Despite my best efforts, the data collected is biased. Simply put, law clerks of deceased justices were more willing to provide detailed information as to their former employer’s hiring and utilization practices than law clerks whose justices still sit on the bench. Of those former clerks of deceased justices, I had much better luck at getting solid response rate from the clerks of the longer-serving justices (Hugo Black, William J. Brennan, Jr., William O. Douglas, Stanley Reed) than those justices whose tenures were short (Abe Fortas, Arthur Goldberg, Charles Whittaker). This is hardly surprising – Hugo Black hired more law clerks than Burton, Fortas, Goldberg, Minton, and Whittaker combined. Thus, for some justices I was forced to generalize about their clerkship practices from the interview of only 1-2 law clerks. My findings about the clerkship practices of the Rehnquist Court justices are even more tentative; only a handful of former clerks consented to interviews, and the few who did speak with me often placed substantial limits on both the scope and use of the interview.
My data collection efforts were supplemented by visits to the Library of Congress and Harvard Law School, where I reviewed the personal papers of such justices as Morrison Waite, Horace Gray, Oliver Wendell Holmes, Jr., William Howard Taft, Hugo Black, William O. Douglas, Felix Frankfurter, Robert H. Jackson, Earl Warren, Thurgood Marshall, and Harry Blackmun. My goal in reviewing the justices’ papers: to find data on the justices’ hiring and utilization practices. For this particular project, I was less interested in individual examples of law clerk duties or influence (for example, looking in a specific case file and tracing the flow of paper and the exchange of ideas between the justice and law clerk in the opinion-writing process) than established, intra-chamber rules regarding law clerk duties.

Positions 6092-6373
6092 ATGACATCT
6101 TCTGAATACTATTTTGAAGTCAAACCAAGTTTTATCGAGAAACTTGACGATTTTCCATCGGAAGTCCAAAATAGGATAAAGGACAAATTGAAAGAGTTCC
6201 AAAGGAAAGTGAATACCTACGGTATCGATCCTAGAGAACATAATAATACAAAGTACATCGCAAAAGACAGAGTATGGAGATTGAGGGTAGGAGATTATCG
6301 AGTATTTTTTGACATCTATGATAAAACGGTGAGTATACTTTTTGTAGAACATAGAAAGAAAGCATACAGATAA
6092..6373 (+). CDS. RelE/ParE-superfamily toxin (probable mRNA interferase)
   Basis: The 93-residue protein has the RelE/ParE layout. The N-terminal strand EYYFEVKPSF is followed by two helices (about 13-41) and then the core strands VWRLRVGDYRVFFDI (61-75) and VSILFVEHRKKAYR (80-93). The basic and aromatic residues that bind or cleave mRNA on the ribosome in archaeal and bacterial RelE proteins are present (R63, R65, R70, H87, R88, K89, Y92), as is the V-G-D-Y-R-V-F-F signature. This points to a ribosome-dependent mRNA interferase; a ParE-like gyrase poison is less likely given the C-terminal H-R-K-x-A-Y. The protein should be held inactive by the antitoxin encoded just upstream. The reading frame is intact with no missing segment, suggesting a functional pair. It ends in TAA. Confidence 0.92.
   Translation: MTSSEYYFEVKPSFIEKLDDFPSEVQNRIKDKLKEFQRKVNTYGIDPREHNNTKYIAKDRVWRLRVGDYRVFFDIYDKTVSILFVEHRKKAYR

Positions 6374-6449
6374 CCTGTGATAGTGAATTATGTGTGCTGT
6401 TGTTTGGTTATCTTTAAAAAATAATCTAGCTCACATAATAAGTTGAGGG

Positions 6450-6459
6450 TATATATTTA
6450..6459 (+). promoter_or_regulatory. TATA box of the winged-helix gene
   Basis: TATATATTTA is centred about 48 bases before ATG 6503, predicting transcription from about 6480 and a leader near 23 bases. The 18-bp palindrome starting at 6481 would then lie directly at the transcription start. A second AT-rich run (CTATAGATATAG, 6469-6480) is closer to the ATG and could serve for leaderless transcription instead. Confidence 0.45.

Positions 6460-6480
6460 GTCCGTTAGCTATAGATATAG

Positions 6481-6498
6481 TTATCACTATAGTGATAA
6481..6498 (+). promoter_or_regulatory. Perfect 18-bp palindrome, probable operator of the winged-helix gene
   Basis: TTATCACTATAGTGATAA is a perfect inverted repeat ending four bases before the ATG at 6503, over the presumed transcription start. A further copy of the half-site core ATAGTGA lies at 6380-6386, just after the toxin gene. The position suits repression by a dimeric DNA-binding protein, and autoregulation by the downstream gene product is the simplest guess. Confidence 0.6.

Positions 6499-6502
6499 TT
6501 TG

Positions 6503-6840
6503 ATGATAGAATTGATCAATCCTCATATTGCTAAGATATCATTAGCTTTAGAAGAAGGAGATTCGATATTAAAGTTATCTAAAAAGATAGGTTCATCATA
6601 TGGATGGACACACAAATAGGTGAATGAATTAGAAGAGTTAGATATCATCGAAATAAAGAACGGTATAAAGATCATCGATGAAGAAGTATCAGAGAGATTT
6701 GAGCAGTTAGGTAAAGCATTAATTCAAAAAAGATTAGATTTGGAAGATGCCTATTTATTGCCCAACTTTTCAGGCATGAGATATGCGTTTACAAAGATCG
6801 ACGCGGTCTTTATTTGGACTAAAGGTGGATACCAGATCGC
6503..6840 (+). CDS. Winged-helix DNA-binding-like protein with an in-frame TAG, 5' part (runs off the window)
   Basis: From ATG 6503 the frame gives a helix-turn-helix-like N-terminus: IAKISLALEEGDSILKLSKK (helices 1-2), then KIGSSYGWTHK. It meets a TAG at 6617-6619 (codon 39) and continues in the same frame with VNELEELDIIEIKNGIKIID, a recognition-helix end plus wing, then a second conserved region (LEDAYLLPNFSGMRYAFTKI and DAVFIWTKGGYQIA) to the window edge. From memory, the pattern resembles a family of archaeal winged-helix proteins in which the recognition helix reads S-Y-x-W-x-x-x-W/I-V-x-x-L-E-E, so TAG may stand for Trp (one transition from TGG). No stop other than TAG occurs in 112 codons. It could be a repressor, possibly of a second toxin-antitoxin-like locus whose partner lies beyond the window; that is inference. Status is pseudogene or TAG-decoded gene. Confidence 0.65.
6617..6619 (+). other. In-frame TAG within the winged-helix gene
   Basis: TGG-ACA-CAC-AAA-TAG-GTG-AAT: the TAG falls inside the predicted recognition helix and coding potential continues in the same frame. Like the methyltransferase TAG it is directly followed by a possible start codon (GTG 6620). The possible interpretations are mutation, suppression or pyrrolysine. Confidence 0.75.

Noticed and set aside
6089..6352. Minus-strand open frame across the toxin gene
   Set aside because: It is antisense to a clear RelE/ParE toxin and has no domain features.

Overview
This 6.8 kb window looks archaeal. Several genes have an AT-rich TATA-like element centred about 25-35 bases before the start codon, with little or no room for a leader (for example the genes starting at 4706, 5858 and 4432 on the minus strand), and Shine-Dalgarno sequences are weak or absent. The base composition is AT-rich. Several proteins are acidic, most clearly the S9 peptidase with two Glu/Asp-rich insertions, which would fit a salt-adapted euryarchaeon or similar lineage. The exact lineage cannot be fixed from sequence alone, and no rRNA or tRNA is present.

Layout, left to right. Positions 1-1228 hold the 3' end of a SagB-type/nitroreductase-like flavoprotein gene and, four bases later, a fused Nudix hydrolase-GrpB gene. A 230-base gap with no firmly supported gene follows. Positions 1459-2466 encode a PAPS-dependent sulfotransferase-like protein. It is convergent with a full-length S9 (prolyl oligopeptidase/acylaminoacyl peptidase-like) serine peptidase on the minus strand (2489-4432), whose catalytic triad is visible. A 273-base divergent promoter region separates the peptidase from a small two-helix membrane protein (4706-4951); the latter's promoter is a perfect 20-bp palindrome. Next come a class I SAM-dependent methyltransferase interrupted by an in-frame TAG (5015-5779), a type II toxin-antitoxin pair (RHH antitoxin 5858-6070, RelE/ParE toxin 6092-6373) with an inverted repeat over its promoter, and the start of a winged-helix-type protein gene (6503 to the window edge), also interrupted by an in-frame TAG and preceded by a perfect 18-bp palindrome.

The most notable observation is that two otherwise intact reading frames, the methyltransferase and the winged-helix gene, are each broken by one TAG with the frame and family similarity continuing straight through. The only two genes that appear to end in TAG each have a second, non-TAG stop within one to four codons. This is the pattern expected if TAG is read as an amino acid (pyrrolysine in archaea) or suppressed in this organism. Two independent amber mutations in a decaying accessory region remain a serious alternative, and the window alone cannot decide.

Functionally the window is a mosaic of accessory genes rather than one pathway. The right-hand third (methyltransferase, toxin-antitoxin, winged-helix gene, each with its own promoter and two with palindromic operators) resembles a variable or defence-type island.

In short, law clerks are tricky research subjects. While I understand why former clerks want to err on the side of caution when it comes to the duty of confidentiality, some clerks cite this duty as a means of quickly saying no to a pesky researcher. Thus, it is difficult to determine what percentage of former law clerks truly believe that their ethical duties to their justice survive the clerkship as well as the death of the former employer. Although I will be publishing a book on Supreme Court law clerks and the clerkship institution in April, I consider my research on law clerks far from finished; I hope that the book will result in additional interviews with law clerks and, dare I dream, Supreme Court justices.
I eagerly await comments and insights by the other participants of this week’s discussion on their time-tested methodological techniques of studying the elusive law clerk!